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February 5, 2007

Shorties

Popmatters offers a primer on the life (and albums) of Prince.


The Raleigh News & Observer interviews singer-songwriter Vashti Bunyan.

Q - Why is your style of folk music popular today?

A - I've thought about it an awful lot, and why it should be now, and I think it's a generation thing. I think there's a generation of people who inherently know that violence isn't the way to go, and their music expresses this.


Singer-songwriter Bobby Conn talks to Popmatters.


The Cherry Hill Courier-Post profiles the University of Pennsylvania's Kelly Writers House.

"Any given week, we'll have a famous author visit and speak, as well as have a lecture series and a reading by a local poet. It's really quite varied," said Jessica Lowenthal, director of the Kelly Writers House.


The Buffalo News reviews Marjane Satrapi's most recent graphic novel, Chicken with Plums.

Satrapi's keen sense of humor, incisive wit, and purposely simplistic drawings keep the story from drowning in its own despair. In fact, at Nasser Ali's funeral, the reader finally gets a more thorough understanding of the fated musician, the reason for his suicide, and the effect it will have on those around him. Multiple readings or a keen eye for detail will unearth some simple charms built into the artwork and backgrounds.


Harp interviews singer-songwriter Sondre Lerche.

HARP: You’ve refined the great duality of your music—that Burt Bacharach/Cole Porter thing, and the rock.

Yeah! I hope so. I’m not gonna wait to start challenging [my listeners]; you’ve got to set the standard now. I’m very flattered to have an audience who follow what I do, and I’m just desperately happy that I have been able to do exactly what I want. I also believe that today people listen to so much different music. I listen to so much different music. There’s not really a contradiction between listening to Cole Porter and Burt Bacharach or My Bloody Valentine and Pavement, and there’s no reason why that shouldn’t be reflected in my music.


Drowned in Sound offers two more reviews of the Arcade Fire's London shows.


The Bat Segundo Show literary podcast has three new episodes available, featuring authors Christopher Moore, Nick Mamatas & Stephen Graham Jones.


This week, Five Chapters is serializing Rachel Sherman's story, "Land Between Two Brush Shaped Hills."


An editorial writer in the Guardian prefers PCs over Macs (I just laughed at the Dr. Who reference).

PCs are the ramshackle computers of the people. You can build your own from scratch, then customise it into oblivion. Sometimes you have to slap it to make it work properly, just like the Tardis (Doctor Who, incidentally, would definitely use a PC).


The Eugene Register-Guard attends the Midwinter Mystery Weekend in Cannon Beach, Oregon.

A few blocks away, Los Angeles mystery writers Jack Remick and Robert Ray taught a writing workshop, "The Weekend Novelist Writes a Mystery."

"Always start with your killer. Go as deep into the killer as you can - he drives the story," Remick told the dozen participants before assigning them a timed writing exercise: They were to begin with "I am the killer" and include "I made my first kill."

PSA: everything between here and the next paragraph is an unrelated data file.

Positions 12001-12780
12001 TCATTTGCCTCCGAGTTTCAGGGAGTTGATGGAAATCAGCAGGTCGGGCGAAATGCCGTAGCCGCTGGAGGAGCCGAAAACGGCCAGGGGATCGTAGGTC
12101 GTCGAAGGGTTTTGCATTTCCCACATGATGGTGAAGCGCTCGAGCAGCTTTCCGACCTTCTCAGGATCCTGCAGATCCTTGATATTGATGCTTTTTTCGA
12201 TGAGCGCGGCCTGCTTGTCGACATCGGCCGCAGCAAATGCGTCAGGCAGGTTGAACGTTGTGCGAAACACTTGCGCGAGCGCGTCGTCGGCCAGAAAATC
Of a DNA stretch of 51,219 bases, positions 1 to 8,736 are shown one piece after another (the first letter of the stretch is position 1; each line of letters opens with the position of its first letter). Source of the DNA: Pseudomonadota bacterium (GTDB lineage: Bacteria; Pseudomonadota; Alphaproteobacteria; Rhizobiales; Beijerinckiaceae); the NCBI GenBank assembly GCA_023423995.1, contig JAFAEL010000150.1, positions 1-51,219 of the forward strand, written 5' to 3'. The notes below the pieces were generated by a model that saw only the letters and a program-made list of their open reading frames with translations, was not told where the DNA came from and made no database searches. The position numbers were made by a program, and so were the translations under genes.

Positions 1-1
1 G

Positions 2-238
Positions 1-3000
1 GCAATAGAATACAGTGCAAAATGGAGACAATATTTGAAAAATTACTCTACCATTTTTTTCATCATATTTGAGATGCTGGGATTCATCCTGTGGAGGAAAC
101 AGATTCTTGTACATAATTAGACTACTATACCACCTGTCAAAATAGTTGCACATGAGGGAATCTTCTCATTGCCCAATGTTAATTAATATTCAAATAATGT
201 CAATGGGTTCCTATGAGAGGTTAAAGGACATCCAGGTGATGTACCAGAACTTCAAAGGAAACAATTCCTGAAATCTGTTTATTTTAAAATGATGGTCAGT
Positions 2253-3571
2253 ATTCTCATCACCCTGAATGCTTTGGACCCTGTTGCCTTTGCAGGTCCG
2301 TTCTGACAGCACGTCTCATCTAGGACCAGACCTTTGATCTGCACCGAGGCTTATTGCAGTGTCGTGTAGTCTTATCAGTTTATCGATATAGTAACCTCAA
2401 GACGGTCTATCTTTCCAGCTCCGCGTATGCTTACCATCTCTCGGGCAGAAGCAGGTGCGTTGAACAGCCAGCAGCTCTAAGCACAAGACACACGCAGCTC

The Times Online profiles author EB White.

That White is remembered best for his 1952 story of a pig named Wilbur, saved from the butcher’s block by a spider’s gnomic message proclaiming Wilbur’s genius, would have made him smile wryly. He was never altogether comfortable with its success. He saw himself primarily as a commentator. “My foray in the field of children’s literature was an accident,” he said in 1969. “It was fun. It also became rewarding in other ways — and that was a surprise, as I am not essentially a storyteller and was taking a holiday from my regular work.”


The Atlanta Journal Constitution posts memorable excerpts from he columns of Molly Ivins.

April 7, 1999 on then Texas governor George W. Bush:

This is not a person of great depth or complexity or intelligence; he does not have many ideas. I don't think he knows or cares a great deal about governance. Nevertheless, he is a perfectly adequate governor of Texas, where we so famously have the weak-governor system.


USA Today profiles author James Patterson, specifically his relationship with his co-authors.

Patterson says he wrote a 30-page outline, "chapter by chapter," for what would become Step on a Crack, which opens with the mysterious death of a former first lady and leads to a mass kidnapping at St. Patrick's Cathedral. Thrust into the situation is homicide detective Michael Bennett, whose wife is dying, and who has 10 adopted kids.

It has all the ingredients of a Patterson page-turner: drama, emotions and short chapters (116 in 383 pages). Patterson calls it "a delicious stew" while acknowledging that the ending "is over-the-top." But, he says, "never let reality get in the way of a good story."

Ledwidge says his role was to flesh out the outline, adding details like St. Patrick's underground bomb shelter, which he invented. Ledwidge, who lives in Avon, Conn., says he wrote several chapters at a time and sent them to Patterson, who spends most of the year in Florida. Patterson sent back revisions, which, he says, mostly dealt with "the pace, not getting bogged down," and "not neglecting the detective's family."


The Independent reports that Ian Rankin will be the first non-American author to have a novel serialized in the New York Times.


SXSW Baby! is getting into full swing with news about the music, film and interactive conference. Along with Donewaiting's SXSW blog, this is a must-read for anyone attending the conference.


Singer-songwriter Grant-Lee Phillips lists "music you should hear" for Amazon.com.


see also:

Largehearted Boy's favorite albums of 2006
2006 Year-end Music List Compilation
this week's CD & DVD releases

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